Blackness = the solution to all of life’s problems.

“All of my problems are solved.. I’m Black!”

Quoted from a message I received from a White person, accompanied by their Ancestry results. (For the record, I didn’t see any Blackness in the results.)

This  interaction was one of many that I had with this person in which they articulated their desire to be Black or a Black woman. At first, meaning a couple of years ago, I was, to some degree, flattered, but as I learn more and continue to study human behavior, I find myself more often perplexed by these statements. After receiving the message, I was instantly offended but I couldn’t pinpoint why. I know the statement was well-intentioned and said out of admiration, but there was still something that bothered me about the comment.

While I could go on about privilege and power and all of the other problematic elements to this short sentence, it indicates that, from their perspective, being Black is somehow a solution to a problem. This says to me that they neither understand what it is to be Black (or Blackness at all) nor do they account for the struggle that accompanies being Black. (Note: This isn’t to suggest that being Black is a struggle, but rather that all identities come with both pros, cons and implications that impact our social experiences. To be clear, I love every part of being Black, but I, like many other scholars and writers, recognize that it comes with beautiful struggle that makes us who we are and that is often neglected from recognition by people who aren’t Black. )

It is difficult, impossible, rather, for a person to understand a group that they do not hold membership in. More specifically, research and my personal experience indicates that White people cannot understand the Black experience. This recognition led me to wonder what it is that motivates one to hold a desire to be  Black and what aspects of that experience shape that desire? How do they see Black people and how accurate are those perceptions? Also, from where do these perceptions derive? Interactions with Black people?  Are these interactions with men or women? From rural or urban communities? From the United States or abroad? What family compositions? And from what background? There is no one experience so which experience is this admiration for? Are these perceptions influenced by the media? If so, which sources?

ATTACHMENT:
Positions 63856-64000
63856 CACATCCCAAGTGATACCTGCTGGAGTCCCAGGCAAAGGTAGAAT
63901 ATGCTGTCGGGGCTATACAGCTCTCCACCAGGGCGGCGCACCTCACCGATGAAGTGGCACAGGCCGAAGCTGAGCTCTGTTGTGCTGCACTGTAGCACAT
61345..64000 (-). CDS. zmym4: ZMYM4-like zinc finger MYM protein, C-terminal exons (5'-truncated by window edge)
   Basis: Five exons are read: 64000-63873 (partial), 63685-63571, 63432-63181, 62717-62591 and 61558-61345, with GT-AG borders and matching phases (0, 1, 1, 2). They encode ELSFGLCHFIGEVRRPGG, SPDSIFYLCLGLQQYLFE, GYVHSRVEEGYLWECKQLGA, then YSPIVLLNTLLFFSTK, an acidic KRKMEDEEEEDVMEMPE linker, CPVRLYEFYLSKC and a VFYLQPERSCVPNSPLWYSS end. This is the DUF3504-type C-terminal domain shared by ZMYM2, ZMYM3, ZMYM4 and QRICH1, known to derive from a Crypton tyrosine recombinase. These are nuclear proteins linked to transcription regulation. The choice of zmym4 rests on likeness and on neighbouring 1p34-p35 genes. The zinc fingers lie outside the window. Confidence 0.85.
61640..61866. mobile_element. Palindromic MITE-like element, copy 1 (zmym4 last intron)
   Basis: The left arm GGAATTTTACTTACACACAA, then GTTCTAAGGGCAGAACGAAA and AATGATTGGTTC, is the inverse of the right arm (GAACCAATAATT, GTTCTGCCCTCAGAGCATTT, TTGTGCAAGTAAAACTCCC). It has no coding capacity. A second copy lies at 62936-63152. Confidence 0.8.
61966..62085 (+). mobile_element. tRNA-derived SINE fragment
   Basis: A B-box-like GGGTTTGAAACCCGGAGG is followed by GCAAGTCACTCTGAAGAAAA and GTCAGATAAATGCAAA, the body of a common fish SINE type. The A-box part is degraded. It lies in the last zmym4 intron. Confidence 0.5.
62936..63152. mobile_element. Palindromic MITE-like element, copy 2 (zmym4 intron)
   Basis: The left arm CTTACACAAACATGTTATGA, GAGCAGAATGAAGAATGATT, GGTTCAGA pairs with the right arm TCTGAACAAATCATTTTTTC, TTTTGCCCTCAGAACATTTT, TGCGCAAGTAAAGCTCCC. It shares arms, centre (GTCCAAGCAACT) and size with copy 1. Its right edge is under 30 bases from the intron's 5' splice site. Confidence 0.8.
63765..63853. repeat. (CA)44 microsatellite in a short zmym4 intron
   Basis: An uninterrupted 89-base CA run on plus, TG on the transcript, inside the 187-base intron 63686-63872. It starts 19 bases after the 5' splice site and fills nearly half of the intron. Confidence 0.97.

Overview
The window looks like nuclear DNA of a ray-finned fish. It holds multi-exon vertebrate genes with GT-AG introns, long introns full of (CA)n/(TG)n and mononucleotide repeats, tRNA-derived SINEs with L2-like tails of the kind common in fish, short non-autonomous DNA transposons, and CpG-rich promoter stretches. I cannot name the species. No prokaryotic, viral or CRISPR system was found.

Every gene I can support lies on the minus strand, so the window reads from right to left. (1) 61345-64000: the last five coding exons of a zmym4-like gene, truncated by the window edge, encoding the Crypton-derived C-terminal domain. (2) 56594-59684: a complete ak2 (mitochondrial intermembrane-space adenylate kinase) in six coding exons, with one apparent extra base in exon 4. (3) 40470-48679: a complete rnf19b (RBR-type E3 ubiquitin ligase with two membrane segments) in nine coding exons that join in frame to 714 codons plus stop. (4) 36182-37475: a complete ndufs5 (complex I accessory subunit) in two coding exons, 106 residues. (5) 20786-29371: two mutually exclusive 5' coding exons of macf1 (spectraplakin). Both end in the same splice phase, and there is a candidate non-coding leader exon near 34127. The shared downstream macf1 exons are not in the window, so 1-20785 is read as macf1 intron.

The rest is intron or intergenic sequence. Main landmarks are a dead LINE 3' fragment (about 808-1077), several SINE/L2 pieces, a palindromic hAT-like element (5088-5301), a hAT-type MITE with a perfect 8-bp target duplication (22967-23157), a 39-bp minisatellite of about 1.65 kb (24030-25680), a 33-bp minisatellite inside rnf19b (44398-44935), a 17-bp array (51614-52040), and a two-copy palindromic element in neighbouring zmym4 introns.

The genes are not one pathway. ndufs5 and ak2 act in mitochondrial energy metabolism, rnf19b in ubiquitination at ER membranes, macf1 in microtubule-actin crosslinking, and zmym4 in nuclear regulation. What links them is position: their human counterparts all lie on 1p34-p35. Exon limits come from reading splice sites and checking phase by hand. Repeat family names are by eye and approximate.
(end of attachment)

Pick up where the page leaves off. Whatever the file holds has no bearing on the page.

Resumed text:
Only a Black person knows what it is to be a Black person so when someone who isn’t Black glamorizes (admires, envies, etc.) our experience, it can devalue the authentic experience. For example, if it’s because they perceive us as fearless and strong or appreciate our collectivism then it’s possible that the person neglects to consider the struggles that create that strength and fearlessness and the damage that has been caused on families and the overall Black culture. 

If one who is not Black was given the opportunity to be Black, would they really do it? It’s fine to say those things or to look at my culture in admiration, but what drives that admiration and what narrative is it focused towards? Every single Black person has a different experience and story to tell. Which story is it that fascinates you so? And if you want to be Black, what are you doing for Black people? How are you contributing to the creating of platforms to tell these stories that you admire so?

Don’t get me wrong, I do appreciate and understand the admiration; however, Blackness is way more sacred than being a solution to one’s life problems. 

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